More Disruption, Please I write about the intersection of health care, technology and policy Apr 27, 2022, The healthcare technology industry is no stranger to consolidation, as organizations vie for scale, stability, access to capital, and growth in an ever-changing market. And there have certainly been calls for digital health solution consolidation across stakeholder groups, despite the record funding and new market entrants still pouring into the sector. An article in the Wall Street Journal from last year makes the case for consolidation among employer-focused digital health solutions, for example, citing the “enough already” attitude from buyers when it comes to the seemingly never-ending parade of redundant, overpriced options in the marketplace. Similar points can be made for hospitals, health systems and other care delivery organizations, and likewise for payers, who face a time- and capital-intensive procurement and contracting process for each technology implementation. Record investment in digital health has led some to feel overwhelmed by the complex landscape. While ... [+] consolidation may make sense in some situations, it isn't what healthcare needs. There is another way. getty With this thinking in mind, the emerging conventional wisdom seems to be: for healthcare technology purchasers, when it comes to evaluating, selecting and meaningfully implementing new technologies, there are too many choices, too many options. Per 1990s vintage Phil Collins, it’s a land of confusion. Consolidation can reduce market confusion, bring operational efficiency to companies, and offer returns to investors who capital into innovative but risky areas. It's also fair to say that, after a run of several years of explosive investment in digital health that has resulted in even more explosive startup valuations, it’s possible a market correction is now starting, which will see a winnowing of the digital health field. We’re also seeing global and macroeconomic conditions wreaking havoc on capital markets, which may result in founders and investors are rapidly adopting a more conservative financial approach and openness to selling earlier. “Large companies will continue to want to scale, and smaller, newer players can find the offer of an acquisition by a larger player a relief from fighting for visibility or sales cycles. Consolidation isn’t necessarily the best for patient choice, but it can look good for the bottom line,” says Dr. Andrew Le, CEO of Buoy Health. Healthcare has seen an uptick in large-scale M&A with bigger deal sizes than ever before, especially in digital health. Big tech is buying and investing in valuable healthcare assets (Amazon/Pillpack, Verily/Google, Microsoft/Nuance, Salesforce, Oracle/Cerner) – though the true value to consumers from these deals is still very much unknown. And digital health behemoths continue to join forces (Teledoc/Livongo, Grand Rounds/Doctor On Demand), to achieve scale, broaden service offerings, leverage efficient distribution channels, and reach new markets/customer segments. MORE FOR YOU Andrew Le Digital health consolidation is clearly an answer, for technology developers, buyers and consumers alike (as well as investors). But when it comes to helping solve healthcare's biggest problems, it may not be the right answer. As Le of Buoy Health explains it, “Digital health consolidation is not the answer to patient choice – in fact, it moves us backwards in terms of siloed information and constrained care.” Lessons Learned From Consolidation At The Industry Level We’ve seen what consolidation can bring to healthcare: federal scrutiny, for one, and destroyed company value, for another. Among local health systems, for example, consolidation can lead to monopolistic tendencies and overall bad behavior. Because of these negative consequences, the Federal Trade Commission and the Department of Justice are working to overhaul M&A enforcement in the industry, referencing the “ongoing merger surge” with filings more than doubling from 2020 to 2021.” At the same time, the American Hospital Association’s “pro-merger” stance is that the federal enforcement guidelines do not need any major revisions, citing benefits of M&A for health systems, including better cost and quality control, as well as organizational stability. Payer consolidation and collaboration is also prevalent in the industry, though not without hesitation and new vehicles for oversight. The recently passed Competitive Health Insurance Reform Act (CHIRA), for example, was designed to “investigate and challenge anticompetitive mergers and deceptive conduct by insurance companies.” Most recently, the DOJ has challenged UnitedHealth Group’s $8 billion acquisition of Change Healthcare, citing data access that stands to increase costs for consumers. This is all to say, while M&A is an answer for some healthcare companies, it’s often one that provides a short term benefit to the companies themselves (in the form of a share price bump), not their constituents. Consolidation in digital health may be an answer, but it’s perhaps a lazy answer; it eliminates choice, and replaces that plethora of choice for buyers and consumers with superficial comfort and trust in the form of brand names making big moves that often do little for those they serve. Jonathan Bush is founder and CEO of Zus Health Jonathan Bush As Jonathan Bush, CEO of Zus Health notes, “In the realm of digital health, I think that if we play our cards right, we will have a decent run before any consolidation kicks in. There are SO MANY areas of care that will fare better as digital first, digital rich ventures than they ever fared as sub-specialization within medical centers, that are currently devoid of the resources — product design, funding, dedicated tech, leadership — they need to truly prosper.” Consolidation Won’t Address The Underlying Costs Of Fragmentation: Search And Transaction Costs Perhaps the market doesn’t need fewer digital health companies and solutions. After all, digital health fragmentation is an issue for buyers (and consumers) primarily because “point solutions” don’t fluidly work with each other the way most consumer technology does, and deciding on a solution is one of the most onerous processes that tech purchasers go through. What the industry actually needs is a way to solve for the two biggest challenges that all stakeholders face when assessing digital health solutions: search costs and transaction costs. Search costs: “Do I know what I’m looking for? Can I describe it, and is it available? How many options are there, how do they differ, and which is best for my needs?” These are all search-related questions, which in today’s world of healthcare can feel impossible for buyers to answer. Why? Several reasons. First, most buyers of digital health solutions are employers, health systems, and payers, for whom evaluation of digital health solutions is not an area of expertise. Second, there are few well known sources of information about what digital health solutions exist, and the problems they address. Finally, because these buyers make decisions individually and often for competitive advantage, there is little information sharing or user reviews to inform buying decisions. Transaction costs: Once a decision has been made, there are the costs of the commercial relationship itself: privacy and security reviews, legal involvement and contracting, implementation and contract enforcement. Every organization – whether the employer or digital health company – employs people and invests in resources to manage these costs; high levels of fragmentation on both sides means that, at a macro level, these costs are duplicative and therefore economically inefficient. One need only to look at levels of current fraud, waste and abuse in the system (estimated at $935 billion) generated by providers and payers to understand the degree to which transaction costs contribute to spiraling healthcare spend. Digital health platforms and marketplaces can play a critical role for tech purchasers (and consumers) in reducing search and transaction related costs, including: Solving for trust issues by generating user review feedback loops. Ensuring the integrity of a commercial transaction, including assurance that a vendor will get paid and the customer will get what they were promised. Improve information flow and generate feedback loops on the quality of information on certain demographics or certain member populations. Solving for information asymmetry. Solving the many-to-many problem, which is endemic to our highly-fragmented healthcare system, across the hundreds of different transaction types that exist Smooth out the friction associated with search costs, transaction costs and technology integration. The sheer number of digital health companies that exist makes it incredibly challenging for buyers to identify the right vendors, sort through and find the right one for their organization. The right marketplaces, however, could help curate those options, and perhaps use AI to match the organization with the best service/options for their unique needs, while providing procurement and implementation support. Buoy Health is building one such marketplace, utilizing its symptom checker as an entry point to help people understand their symptoms and guide them to care resources as appropriate. CEO Le makes the case that the benefits for employers and patients are clear. “For employers there’s no negotiating with dozens of vendors in an attempt to find the right mix of options and pricing, and no wishful thinking for employees that they stumble upon a digital health provider that understands their condition or personal needs based on their background.” To lower transaction costs, infrastructure platforms like Zus Health are building the “plumbing” that can become common low cost and interoperable components for every digital health company. “Zus is attempting to be the extra wind beneath these digital health company's wings...in hopes that they in fact reach this fuller expression …they would all benefit from common tech tools for encounter management, for connectivity, for patient identity and permission management,” says CEO Bush. To solve healthcare’s biggest challenges, we need more disruption, not less. For digital health innovation to flourish and deliver on its promise to buyers, consolidation is a poor choice and a superficial answer. It replaces true competition and market forces with the presumption that the biggest providers are the best, and that they can tackle issues like smaller, newer innovators can’t. But company size is not indicative of power, and funding raised is not a real measuring stick for success. In healthcare technology, the answer isn’t a consolidated market, but a more efficient, more informed, better facilitated search and transaction process. And platforms can be part of the answer. Follow me on  Twitter  or  LinkedIn . Check out my  website .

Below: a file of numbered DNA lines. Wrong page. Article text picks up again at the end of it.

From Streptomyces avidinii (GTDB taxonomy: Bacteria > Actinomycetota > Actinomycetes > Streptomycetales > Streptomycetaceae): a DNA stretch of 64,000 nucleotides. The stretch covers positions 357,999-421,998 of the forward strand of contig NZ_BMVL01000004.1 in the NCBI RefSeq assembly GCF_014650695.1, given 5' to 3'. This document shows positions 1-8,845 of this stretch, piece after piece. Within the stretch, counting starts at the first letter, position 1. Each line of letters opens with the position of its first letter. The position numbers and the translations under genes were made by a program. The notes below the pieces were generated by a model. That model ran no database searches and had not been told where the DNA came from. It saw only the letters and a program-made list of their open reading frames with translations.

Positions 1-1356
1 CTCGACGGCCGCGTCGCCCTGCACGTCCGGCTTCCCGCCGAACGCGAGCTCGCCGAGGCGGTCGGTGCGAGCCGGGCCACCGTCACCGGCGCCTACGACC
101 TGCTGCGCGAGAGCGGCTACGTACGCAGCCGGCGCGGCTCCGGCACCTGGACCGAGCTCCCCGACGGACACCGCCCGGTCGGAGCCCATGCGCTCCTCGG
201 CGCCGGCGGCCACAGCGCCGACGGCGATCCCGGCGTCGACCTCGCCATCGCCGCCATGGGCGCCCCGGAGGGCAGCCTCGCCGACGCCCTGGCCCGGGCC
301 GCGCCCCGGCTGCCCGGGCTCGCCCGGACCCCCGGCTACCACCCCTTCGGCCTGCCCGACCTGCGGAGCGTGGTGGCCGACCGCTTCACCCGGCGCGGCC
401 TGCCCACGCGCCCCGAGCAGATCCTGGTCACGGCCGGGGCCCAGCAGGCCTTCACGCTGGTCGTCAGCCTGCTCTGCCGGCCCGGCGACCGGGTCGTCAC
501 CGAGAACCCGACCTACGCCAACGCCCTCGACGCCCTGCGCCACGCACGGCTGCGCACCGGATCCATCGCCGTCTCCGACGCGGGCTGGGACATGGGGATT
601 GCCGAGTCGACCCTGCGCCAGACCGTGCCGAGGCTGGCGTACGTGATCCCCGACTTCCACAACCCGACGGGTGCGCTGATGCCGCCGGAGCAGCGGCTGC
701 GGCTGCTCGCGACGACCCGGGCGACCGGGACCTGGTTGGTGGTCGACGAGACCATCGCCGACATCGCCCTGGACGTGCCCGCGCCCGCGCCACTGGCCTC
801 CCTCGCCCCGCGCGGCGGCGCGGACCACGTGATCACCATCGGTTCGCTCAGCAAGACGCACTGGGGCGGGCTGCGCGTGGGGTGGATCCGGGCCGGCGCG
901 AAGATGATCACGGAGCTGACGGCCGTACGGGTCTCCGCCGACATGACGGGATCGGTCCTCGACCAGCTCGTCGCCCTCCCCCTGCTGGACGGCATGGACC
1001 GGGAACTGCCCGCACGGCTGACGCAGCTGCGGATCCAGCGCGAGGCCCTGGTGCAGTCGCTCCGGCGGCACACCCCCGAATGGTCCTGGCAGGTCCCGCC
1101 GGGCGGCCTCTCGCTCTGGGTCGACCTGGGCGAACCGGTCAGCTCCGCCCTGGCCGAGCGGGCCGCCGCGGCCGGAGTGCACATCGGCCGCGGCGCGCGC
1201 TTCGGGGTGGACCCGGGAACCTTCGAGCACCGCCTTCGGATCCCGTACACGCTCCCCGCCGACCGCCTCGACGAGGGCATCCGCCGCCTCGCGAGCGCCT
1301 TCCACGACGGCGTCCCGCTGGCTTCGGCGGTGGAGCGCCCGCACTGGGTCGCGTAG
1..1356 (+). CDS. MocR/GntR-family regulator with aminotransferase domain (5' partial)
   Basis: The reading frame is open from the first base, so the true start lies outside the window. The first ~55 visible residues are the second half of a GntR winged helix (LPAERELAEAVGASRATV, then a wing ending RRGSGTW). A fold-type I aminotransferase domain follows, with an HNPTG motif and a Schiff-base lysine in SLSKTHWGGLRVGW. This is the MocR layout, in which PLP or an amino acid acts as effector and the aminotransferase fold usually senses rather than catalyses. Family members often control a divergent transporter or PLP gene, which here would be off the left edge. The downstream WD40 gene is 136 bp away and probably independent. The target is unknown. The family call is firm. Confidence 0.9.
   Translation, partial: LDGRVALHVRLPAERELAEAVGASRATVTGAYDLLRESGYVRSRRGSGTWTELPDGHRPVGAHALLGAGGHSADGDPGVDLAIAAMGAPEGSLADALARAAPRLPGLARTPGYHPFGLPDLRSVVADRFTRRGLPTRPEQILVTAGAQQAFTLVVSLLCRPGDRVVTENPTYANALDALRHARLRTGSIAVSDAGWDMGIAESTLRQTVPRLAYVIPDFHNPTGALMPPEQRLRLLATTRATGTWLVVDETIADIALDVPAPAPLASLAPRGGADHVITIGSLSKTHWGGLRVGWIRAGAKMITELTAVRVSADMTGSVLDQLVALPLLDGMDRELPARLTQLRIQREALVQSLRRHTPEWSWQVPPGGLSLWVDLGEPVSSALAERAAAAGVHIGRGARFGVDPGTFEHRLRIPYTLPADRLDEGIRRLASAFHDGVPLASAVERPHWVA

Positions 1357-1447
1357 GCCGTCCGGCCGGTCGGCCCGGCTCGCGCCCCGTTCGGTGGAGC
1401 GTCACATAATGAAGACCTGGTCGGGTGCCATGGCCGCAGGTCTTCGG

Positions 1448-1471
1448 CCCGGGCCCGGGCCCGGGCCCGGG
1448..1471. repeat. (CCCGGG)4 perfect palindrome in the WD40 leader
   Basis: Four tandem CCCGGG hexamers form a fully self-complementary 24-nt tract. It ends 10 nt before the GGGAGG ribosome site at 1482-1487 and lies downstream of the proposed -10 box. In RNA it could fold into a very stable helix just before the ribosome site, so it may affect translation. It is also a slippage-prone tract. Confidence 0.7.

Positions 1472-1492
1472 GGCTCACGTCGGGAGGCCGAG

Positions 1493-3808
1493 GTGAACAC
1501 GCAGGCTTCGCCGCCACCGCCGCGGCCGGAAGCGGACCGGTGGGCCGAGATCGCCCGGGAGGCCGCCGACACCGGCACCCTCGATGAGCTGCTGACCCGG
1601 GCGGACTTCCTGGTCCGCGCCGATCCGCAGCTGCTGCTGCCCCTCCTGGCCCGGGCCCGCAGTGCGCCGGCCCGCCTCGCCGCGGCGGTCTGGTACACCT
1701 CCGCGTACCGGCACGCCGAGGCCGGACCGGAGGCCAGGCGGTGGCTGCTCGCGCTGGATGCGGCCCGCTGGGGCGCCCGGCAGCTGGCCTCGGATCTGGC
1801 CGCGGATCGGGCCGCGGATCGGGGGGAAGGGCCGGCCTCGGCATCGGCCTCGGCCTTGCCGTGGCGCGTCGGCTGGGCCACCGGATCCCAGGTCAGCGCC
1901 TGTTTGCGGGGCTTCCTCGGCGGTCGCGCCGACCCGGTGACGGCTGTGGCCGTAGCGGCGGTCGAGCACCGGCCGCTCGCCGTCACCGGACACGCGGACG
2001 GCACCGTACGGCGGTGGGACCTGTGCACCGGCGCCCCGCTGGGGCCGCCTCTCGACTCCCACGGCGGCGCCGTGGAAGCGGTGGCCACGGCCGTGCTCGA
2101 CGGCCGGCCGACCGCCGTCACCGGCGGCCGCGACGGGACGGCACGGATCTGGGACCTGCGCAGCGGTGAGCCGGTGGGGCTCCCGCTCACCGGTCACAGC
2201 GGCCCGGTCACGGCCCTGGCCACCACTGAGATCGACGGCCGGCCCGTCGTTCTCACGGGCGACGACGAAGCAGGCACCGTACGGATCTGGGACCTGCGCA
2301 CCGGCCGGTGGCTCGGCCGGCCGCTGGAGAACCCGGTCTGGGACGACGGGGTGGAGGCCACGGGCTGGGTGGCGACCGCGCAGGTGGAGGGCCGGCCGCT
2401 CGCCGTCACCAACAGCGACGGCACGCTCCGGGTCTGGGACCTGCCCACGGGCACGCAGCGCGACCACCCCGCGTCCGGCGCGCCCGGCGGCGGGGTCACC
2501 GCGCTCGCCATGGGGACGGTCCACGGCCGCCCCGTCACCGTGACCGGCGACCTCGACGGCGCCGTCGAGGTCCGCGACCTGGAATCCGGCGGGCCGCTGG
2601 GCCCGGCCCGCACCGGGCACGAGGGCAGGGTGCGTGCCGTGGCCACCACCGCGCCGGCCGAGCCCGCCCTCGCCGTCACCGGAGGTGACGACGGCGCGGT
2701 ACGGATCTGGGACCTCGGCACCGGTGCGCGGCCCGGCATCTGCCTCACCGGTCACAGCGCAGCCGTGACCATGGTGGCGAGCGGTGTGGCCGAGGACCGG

Jonathan Bush Investments

14 Investments

Jonathan Bush has made 14 investments. Their latest investment was in First Dollar as part of their Series A on January 1, 2022.

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Jonathan Bush Investments Activity

investments chart

Date

Round

Company

Amount

New?

Co-Investors

Sources

1/27/2022

Series A

First Dollar

$14M

No

9

10/26/2021

Series C

Stride Health

$47M

Yes

10

10/12/2021

Series A

Oshi Health

$23M

Yes

17

6/23/2021

Seed VC

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$99M

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10

5/21/2020

Seed VC

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$99M

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10

Date

1/27/2022

10/26/2021

10/12/2021

6/23/2021

5/21/2020

Round

Series A

Series C

Series A

Seed VC

Seed VC

Company

First Dollar

Stride Health

Oshi Health

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Amount

$14M

$47M

$23M

$99M

$99M

New?

No

Yes

Yes

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Co-Investors

Sources

9

10

17

10

10

Jonathan Bush Portfolio Exits

2 Portfolio Exits

Jonathan Bush has 2 portfolio exits. Their latest portfolio exit was Wellframe on October 19, 2021.

Date

Exit

Companies

Valuation
Valuations are submitted by companies, mined from state filings or news, provided by VentureSource, or based on a comparables valuation model.

Acquirer

Sources

10/19/2021

Acquired

1

1/13/2020

Acquired

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10

Date

10/19/2021

1/13/2020

Exit

Acquired

Acquired

Companies

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Valuation

Acquirer

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Sources

1

10